generally argued for, although some candidates struggled to give any opposing view.

© 2015

Cambridge General Certificate of Education Ordinary Level
2048 Religious Studies (Bible Knowledge) June 2015
Principal Examiner Report for Teachers
Question 2
(a)

This was a popular question and many candidates gave full answers.

(b)

Again, this was generally well answered although candidates did not always make clear the work of
the Holy Spirit. However, there was a breadth of material.

(c)

Candidates seemed more confident arguing in support of the statement but often struggled to give
an alternative point of view. Some candidates repeated much of their answer to (b) but did not
shape it to address the focus of the statement.

Question 3
(a)

This was another popular question with most candidates able to cover the details of the visions. A
few candidates confused the visions with the occasion when Peter escaped from prison. As
mentioned in the general comments, a significant number of candidates wrote at length not just
about the visions but about Peter’s meeting with Cornelius and all that happened and was said.
This often resulted in the candidate only having time to briefly answer their fourth question and so
limiting their total marks.

(b)

Most candidates were able to discuss the significance of the vision in terms of the gospel being
open to Gentiles. However, only a few were able to go beyond that and link it to questions about
eating with Gentiles, circumcision and the Council of Jerusalem.

(c)

This question produced some good answers with candidates giving a breadth of arguments
supporting Peter and Paul. Again, the arguments tended to be listed on either side rather than any
discussion about their relative strengths/weaknesses.

Question 4
(a)

Those candidates who identified the correct event tended to know the details and gained the top
level for marks. Some confused the event with Paul’s visit to Paphos.

(b)

Most candidates could generally identify one reason for opposition. However, these were rarely
discussed beyond a one sentence statement. Very few candidates alluded to the text or identified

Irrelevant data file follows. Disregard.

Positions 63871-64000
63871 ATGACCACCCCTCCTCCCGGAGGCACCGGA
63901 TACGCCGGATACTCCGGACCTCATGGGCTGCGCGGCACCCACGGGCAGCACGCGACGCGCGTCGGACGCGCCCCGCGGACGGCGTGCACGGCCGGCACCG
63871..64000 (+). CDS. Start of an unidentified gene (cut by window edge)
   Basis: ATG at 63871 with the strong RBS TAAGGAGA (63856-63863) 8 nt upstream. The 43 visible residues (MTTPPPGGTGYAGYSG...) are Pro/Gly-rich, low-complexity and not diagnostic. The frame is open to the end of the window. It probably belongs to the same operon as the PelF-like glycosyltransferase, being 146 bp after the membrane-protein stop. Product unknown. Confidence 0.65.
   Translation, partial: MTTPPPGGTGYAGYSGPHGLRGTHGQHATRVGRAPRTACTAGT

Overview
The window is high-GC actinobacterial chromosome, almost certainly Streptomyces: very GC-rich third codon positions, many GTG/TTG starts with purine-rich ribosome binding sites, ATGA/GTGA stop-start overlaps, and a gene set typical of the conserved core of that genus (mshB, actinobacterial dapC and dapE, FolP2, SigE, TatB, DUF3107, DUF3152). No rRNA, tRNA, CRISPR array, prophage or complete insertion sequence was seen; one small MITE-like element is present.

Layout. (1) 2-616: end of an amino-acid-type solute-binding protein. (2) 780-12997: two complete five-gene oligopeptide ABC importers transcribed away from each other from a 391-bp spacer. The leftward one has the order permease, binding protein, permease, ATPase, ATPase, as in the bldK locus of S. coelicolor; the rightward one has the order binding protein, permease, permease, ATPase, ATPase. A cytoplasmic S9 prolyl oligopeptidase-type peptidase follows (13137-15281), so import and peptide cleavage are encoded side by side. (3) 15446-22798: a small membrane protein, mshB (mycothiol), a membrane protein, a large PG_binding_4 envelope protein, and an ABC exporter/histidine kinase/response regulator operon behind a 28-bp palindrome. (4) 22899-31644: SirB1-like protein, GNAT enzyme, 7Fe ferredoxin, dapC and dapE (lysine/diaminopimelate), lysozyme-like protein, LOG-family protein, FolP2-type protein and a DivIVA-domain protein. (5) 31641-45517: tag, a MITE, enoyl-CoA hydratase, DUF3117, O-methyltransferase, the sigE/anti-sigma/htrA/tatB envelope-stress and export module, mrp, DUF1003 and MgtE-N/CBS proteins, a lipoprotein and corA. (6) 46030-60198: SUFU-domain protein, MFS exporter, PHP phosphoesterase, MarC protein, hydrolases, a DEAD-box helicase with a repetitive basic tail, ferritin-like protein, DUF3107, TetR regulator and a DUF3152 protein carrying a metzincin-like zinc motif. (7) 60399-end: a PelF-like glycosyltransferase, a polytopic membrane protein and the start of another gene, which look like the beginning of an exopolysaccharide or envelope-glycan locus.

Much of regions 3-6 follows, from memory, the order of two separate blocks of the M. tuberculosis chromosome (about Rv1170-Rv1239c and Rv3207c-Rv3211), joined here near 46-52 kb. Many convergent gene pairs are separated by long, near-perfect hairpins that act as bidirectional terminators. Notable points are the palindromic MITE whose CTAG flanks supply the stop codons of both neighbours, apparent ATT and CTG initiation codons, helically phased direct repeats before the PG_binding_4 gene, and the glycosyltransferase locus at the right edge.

the theological reasons behind the opposition to Paul. Also some candidates did not read the
question carefully and did not select their material from Paul’s first missionary journey but from later
ones.

(c)

The majority of candidates who answered this question gave an account of the dispute between
Barnabas and Paul, when Paul refused to take John Mark on a second missionary journey.
However, if candidates only discussed this account then a top Level 2 was the maximum they
could be credited. It is a topic that is specifically referred to in the syllabus (which also gives as an
example the fact that initially Barnabas was leader over Paul). Some candidates made reference to
the change of role of leadership, citing such events as Barnabas taking Paul to Antioch, and at
Lystra where Paul is referred to as chief speaker.

Question 5
(a)

Some candidates confused the speech with other speeches Paul gave during his missionary
journey. As mentioned in the general comments, a number of candidates put information required
for part (a) in part (b) and omitted it from part (a).

(b)

A number of candidates appeared confused about what to answer and argued that Paul had
wanted to teach them about Jesus so he asked if he could preach to them. Only a few candidates
referred to Paul’s debate with the philosophers, the confusion over Paul’s teaching about Jesus
and resurrection, the view that Paul was advocating foreign gods and the taking of Paul to a
meeting of the Areopagus.

(c)

There was evidence that some candidates misread the question and referred to hospitality rather
than hostility. Those that did answer about hostility often gave one sided answers, focussing on the
hostility and omitting examples where Paul was well received and churches established.

© 2015